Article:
As you probably guessed by our name, we’re big fans of the recreational vehicle lifestyle. For millions around the globe, hopping into a RV and seeing the world one highway at a time is a thrilling and independent experience that other forms of travel just simply cannot provide.
Many love the RV lifestyle because it can save money when compared to traditional travel; others like the simplicity it can bring to a vacation. One thing is for sure: no matter what your reasoning, traveling in an RV is a different experience altogether.
It shouldn’t be surprising, then, that there are quite a few exceptions and/or differences in laws governing RVs throughout the United States. To ensure you know your rights and are well-versed in the law, let’s examine some of these differences here and now.
Having a few drinks within your parked RV is perfectly acceptable. However, when the vehicle is in motion, the laws governing open containers can vary drastically.
Let’s say you are heading to a campground on your honeymoon (check out Holidays Hub for honeymoon ideas). If you’re driving through Kentucky, for example, then any open containers in the vehicle is against the law. As you head south into Tennessee, the laws change, allowing passengers to drink – but not drivers. Keep going south into Mississippi, and even the driver of the vehicle can drink (as long as his/her BAC is below 0.08%).
As such, be very careful about alcoholic beverages when travelling cross-country, as the laws can vary greatly across state lines.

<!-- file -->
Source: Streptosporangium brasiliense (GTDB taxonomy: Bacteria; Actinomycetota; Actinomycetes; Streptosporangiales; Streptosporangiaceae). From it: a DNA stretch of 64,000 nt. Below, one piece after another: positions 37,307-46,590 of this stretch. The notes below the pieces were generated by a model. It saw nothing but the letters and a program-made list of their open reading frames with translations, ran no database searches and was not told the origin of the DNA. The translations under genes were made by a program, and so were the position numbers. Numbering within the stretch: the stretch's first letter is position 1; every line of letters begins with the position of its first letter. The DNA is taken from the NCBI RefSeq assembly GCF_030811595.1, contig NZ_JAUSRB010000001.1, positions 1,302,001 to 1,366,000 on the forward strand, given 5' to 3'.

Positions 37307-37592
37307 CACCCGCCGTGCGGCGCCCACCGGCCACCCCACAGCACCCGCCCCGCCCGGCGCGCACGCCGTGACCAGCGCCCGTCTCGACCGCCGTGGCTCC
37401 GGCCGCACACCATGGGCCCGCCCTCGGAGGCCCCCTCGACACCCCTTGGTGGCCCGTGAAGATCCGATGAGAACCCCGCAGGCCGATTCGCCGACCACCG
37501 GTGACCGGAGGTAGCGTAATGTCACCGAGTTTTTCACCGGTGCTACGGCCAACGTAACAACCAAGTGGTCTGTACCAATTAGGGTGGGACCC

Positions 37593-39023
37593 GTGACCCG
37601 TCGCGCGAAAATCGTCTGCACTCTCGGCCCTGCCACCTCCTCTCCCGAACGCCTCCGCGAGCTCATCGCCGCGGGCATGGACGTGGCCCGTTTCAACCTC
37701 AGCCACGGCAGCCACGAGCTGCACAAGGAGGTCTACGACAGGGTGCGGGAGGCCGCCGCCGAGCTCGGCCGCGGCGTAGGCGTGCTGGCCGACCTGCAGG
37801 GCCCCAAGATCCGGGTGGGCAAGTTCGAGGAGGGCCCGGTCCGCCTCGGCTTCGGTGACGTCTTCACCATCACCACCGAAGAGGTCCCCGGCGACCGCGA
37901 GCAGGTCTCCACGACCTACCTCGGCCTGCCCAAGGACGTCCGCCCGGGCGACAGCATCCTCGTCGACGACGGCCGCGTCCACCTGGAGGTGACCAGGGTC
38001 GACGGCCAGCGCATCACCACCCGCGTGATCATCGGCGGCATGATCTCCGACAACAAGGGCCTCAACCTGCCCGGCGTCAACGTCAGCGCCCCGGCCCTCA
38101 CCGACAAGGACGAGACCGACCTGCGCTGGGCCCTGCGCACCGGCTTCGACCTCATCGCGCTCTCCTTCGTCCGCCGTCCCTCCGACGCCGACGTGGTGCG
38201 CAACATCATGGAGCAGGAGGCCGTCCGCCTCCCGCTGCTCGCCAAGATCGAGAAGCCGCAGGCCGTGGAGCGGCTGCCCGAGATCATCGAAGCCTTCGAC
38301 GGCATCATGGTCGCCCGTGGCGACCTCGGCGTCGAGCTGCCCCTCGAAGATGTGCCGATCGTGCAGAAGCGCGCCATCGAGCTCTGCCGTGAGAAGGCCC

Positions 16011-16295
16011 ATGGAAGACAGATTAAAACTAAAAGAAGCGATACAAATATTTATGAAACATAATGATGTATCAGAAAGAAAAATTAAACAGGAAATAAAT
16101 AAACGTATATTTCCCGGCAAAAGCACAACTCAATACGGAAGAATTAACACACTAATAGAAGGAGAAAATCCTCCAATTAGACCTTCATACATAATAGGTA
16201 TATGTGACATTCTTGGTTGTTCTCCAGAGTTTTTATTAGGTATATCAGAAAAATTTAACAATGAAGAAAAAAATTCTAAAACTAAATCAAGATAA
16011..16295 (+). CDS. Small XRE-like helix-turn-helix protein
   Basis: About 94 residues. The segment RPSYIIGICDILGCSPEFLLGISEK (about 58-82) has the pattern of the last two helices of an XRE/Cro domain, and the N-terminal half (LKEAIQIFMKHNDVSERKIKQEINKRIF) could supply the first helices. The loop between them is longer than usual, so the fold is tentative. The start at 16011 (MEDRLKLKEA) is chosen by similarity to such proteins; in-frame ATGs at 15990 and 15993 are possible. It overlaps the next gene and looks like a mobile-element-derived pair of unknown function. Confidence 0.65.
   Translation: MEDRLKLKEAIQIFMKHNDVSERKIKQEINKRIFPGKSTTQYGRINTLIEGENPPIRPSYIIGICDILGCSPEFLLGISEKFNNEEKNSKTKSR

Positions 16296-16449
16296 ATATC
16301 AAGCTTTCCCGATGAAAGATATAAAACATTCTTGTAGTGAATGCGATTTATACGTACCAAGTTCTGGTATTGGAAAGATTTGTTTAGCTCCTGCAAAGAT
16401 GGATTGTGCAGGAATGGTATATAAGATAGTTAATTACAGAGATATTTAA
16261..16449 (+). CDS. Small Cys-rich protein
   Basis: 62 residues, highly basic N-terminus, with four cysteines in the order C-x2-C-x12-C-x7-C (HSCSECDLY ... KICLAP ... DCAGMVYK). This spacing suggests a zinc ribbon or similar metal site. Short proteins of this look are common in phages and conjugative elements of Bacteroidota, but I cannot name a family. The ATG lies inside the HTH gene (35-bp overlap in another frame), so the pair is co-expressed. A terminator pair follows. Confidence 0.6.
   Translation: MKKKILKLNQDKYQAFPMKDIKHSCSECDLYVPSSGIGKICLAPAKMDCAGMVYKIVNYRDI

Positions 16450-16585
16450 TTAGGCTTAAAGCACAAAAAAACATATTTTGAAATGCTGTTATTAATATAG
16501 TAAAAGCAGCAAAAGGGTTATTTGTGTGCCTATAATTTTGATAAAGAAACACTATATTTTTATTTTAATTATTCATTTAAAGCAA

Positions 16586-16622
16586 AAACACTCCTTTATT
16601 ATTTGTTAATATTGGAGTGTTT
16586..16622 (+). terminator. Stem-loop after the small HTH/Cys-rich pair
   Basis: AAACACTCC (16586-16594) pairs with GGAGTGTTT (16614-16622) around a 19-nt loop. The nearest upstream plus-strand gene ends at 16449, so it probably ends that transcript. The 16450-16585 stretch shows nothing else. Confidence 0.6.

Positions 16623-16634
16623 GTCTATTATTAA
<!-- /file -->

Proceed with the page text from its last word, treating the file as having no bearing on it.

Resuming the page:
Even though the roads may be an open space across all 50 states, the rules that govern them are not. One such example between various states is the dimensions that any travel trailer or towed vehicle can be. For example, states such as Oklahoma and New York do not allow trailers to be more than 8 feet wide, while Connecticut puts a cap on the maximum length of a towed vehicle at 24 feet.
If you are travelling in a stand-alone RV without towing, then you have nothing to worry about here. However, for those who like to bring their vehicles, possessions and other items along for the ride, you may need to double-check your itinerary.
Hunting and Protection
If you’re planning a grand RV road trip or camping excursion, then you may be considering some hunting during your visit. Some may just want to carry a gun for protection. While there are many reciprocity laws governing firearms throughout the United States, not everybody is allowed to carry weapons across state lines.
For example, anybody who has been discharged dishonorably from the military, has a restraining order against them or who has been charged with domestic violence cannot carry across state lines. As such, be sure to carefully review the laws before driving across multiple states with firearms of any kind.
Life in an RV can be fun and rewarding, but travelling from Point A to Point B isn’t always easy. You want to be sure to stay within the boundaries of the law when traveling, so keep the above-mentioned exceptions in mind when doing so. The last thing you need is a trip to jail ruining your RV getaway!